Source: The Cultivation of Rhododendrons, by P. Cox, 1993, p. 244.

Season Spring
Date 2006-10-26
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Keywords: Cold protection of plants, Frost, Bulbs

PAL Question:

Do the many bulbs that are rising up to 8" out of the ground need to be covered since the forecast has temperatures down to 17 degrees F these next few mornings?

View Answer:

The bulb foliage should be fine as it is. Any flowers, on the other hand will probably turn to mush. If you're feeling protective or nervous you may want to cover up the foliage with burlap, cloth rags, sheets, etc. Once the clouds come back you can remove the protection.

Here is an article on predicting frost from Organic Gardening magazine.

Season Winter
Date 2007-01-11
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Keywords: Cold protection of plants, Frost, Paeonia

PAL Question:

I have two three-year old Tree Peonies - each in a 30-inch pot. Both have buds - what can I do to protect them from the coming freeze - or will they be ok? The pots are way too heavy for me to move. They are sitting on a blacktop driveway margin. I have no dirt to bury the pots into. Do I wrap them? Would bubble wrap work?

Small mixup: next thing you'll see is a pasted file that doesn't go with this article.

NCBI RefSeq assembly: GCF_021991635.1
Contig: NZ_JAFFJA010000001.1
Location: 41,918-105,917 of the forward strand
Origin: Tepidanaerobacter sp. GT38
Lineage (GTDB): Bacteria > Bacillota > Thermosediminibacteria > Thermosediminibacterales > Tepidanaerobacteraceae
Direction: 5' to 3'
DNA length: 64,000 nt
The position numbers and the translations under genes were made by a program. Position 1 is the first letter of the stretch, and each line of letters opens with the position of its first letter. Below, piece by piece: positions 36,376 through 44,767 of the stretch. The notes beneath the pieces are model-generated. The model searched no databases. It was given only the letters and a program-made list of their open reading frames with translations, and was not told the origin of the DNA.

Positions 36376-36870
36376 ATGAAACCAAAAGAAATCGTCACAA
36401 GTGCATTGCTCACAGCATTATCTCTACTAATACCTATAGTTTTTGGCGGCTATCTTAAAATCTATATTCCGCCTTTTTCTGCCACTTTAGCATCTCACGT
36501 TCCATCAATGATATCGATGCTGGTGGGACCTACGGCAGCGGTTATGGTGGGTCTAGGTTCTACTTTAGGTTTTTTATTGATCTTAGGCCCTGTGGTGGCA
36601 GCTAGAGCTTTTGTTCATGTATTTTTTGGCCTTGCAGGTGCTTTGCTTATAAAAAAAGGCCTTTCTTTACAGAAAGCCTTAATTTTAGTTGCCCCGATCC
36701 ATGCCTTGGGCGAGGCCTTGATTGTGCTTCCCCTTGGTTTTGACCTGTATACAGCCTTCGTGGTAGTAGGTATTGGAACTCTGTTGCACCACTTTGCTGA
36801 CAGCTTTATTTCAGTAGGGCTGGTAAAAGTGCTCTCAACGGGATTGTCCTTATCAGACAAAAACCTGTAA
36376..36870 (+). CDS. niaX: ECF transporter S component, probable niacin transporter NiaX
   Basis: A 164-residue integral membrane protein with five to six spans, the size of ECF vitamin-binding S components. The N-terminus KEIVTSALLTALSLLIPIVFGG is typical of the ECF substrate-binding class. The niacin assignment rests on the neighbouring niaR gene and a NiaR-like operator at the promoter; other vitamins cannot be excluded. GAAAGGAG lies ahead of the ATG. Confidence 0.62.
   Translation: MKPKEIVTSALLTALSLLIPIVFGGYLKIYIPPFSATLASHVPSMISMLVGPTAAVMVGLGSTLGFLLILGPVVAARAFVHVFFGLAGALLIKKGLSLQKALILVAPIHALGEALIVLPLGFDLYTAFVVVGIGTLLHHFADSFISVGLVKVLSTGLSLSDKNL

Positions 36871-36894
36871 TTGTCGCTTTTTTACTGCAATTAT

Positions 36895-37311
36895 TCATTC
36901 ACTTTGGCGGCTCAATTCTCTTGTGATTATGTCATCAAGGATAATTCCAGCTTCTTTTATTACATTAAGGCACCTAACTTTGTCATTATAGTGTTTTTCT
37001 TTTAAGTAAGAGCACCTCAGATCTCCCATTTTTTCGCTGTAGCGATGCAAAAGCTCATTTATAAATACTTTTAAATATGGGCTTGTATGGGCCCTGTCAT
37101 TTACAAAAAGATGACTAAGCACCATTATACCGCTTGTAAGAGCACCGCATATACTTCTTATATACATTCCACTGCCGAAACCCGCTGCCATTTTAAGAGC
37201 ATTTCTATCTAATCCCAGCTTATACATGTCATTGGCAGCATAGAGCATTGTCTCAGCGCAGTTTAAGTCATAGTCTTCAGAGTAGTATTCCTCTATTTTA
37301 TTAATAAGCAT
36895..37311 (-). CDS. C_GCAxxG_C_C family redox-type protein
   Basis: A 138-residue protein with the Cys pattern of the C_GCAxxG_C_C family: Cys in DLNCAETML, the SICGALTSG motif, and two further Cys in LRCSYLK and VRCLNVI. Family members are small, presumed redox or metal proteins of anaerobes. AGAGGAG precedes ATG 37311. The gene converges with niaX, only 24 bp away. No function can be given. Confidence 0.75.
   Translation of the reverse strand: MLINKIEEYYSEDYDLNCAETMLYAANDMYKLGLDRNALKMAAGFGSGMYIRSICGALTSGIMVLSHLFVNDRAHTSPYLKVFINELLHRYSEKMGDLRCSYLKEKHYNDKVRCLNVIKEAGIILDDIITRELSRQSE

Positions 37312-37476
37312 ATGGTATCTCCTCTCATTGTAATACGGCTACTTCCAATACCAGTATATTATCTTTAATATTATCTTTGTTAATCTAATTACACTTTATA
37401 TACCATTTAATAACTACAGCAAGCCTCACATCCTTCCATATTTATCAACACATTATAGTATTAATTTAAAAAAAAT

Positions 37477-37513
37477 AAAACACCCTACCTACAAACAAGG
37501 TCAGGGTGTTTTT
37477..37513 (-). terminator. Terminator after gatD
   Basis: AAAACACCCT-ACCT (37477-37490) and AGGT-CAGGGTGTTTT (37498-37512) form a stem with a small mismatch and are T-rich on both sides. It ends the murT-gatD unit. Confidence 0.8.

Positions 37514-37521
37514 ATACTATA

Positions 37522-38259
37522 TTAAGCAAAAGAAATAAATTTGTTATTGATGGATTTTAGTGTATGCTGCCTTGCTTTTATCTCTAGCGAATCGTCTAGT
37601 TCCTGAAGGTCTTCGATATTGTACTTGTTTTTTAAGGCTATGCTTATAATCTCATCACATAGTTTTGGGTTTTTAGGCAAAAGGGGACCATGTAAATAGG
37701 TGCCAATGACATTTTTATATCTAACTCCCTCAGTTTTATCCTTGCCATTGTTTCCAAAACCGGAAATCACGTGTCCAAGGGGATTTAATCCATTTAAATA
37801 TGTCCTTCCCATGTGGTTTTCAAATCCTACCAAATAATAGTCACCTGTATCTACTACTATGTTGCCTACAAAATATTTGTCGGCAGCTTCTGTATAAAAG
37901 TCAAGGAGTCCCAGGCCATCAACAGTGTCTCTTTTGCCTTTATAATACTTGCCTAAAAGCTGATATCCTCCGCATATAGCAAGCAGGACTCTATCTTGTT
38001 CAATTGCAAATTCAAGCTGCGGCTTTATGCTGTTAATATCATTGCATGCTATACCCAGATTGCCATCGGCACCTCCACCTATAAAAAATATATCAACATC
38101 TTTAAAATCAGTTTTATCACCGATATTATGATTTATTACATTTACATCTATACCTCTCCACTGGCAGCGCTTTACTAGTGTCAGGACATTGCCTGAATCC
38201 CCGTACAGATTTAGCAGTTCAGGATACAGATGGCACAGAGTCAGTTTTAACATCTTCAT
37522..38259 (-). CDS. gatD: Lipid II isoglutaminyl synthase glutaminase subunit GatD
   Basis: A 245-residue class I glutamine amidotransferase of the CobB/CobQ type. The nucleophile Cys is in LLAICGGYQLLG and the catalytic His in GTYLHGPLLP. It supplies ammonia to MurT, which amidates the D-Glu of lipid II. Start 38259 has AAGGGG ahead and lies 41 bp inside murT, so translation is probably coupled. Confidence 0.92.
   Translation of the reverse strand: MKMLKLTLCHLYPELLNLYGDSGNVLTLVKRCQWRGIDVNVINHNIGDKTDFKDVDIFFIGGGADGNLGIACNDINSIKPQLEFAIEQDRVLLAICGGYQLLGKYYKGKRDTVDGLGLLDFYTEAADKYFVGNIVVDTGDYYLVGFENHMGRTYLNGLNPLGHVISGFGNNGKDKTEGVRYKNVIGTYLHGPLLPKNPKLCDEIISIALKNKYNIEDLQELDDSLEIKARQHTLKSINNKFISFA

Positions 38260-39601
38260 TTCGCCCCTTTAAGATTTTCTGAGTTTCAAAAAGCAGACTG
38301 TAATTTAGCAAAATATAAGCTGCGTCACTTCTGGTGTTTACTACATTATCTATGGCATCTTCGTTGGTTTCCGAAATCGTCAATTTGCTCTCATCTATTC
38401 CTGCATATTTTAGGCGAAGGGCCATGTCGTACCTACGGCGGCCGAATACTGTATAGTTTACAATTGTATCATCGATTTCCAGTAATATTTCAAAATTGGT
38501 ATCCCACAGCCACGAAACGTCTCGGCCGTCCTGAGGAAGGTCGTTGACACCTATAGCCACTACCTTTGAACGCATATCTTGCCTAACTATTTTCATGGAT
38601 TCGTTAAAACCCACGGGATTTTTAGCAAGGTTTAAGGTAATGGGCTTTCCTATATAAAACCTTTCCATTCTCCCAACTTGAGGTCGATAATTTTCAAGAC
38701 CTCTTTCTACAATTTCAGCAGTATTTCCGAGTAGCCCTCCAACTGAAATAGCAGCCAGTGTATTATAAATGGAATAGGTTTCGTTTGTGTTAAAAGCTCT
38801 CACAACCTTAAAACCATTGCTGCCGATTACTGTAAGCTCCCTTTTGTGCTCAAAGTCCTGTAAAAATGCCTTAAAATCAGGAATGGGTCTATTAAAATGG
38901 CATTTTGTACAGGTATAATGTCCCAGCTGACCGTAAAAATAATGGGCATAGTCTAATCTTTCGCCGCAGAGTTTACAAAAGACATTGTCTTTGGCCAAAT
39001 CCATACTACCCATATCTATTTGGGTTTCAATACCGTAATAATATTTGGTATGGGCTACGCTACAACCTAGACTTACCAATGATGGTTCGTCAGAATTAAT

The new one I planted Sunday is covered with an inverted pot - will that be enough?

View Answer:

Your peony (Paeonia) buds will probably be fine, but don't take any chances! Protect the pots with bubble wrap and cover the tops with bed sheets or some other cloth. I think the inverted pot over your new plant should be sufficient. Tree Peonies are quite hardy. The frost would be much more damaging if it came in March or April when plants have leafed out.

Here is an article on predicting frost from Organic Gardening magazine.

University of California's Marin Master Gardeners also has useful tips on how to protect plants from damage by low temperatures. Tree peonies are not among the plants most liable to be harmed by the cold.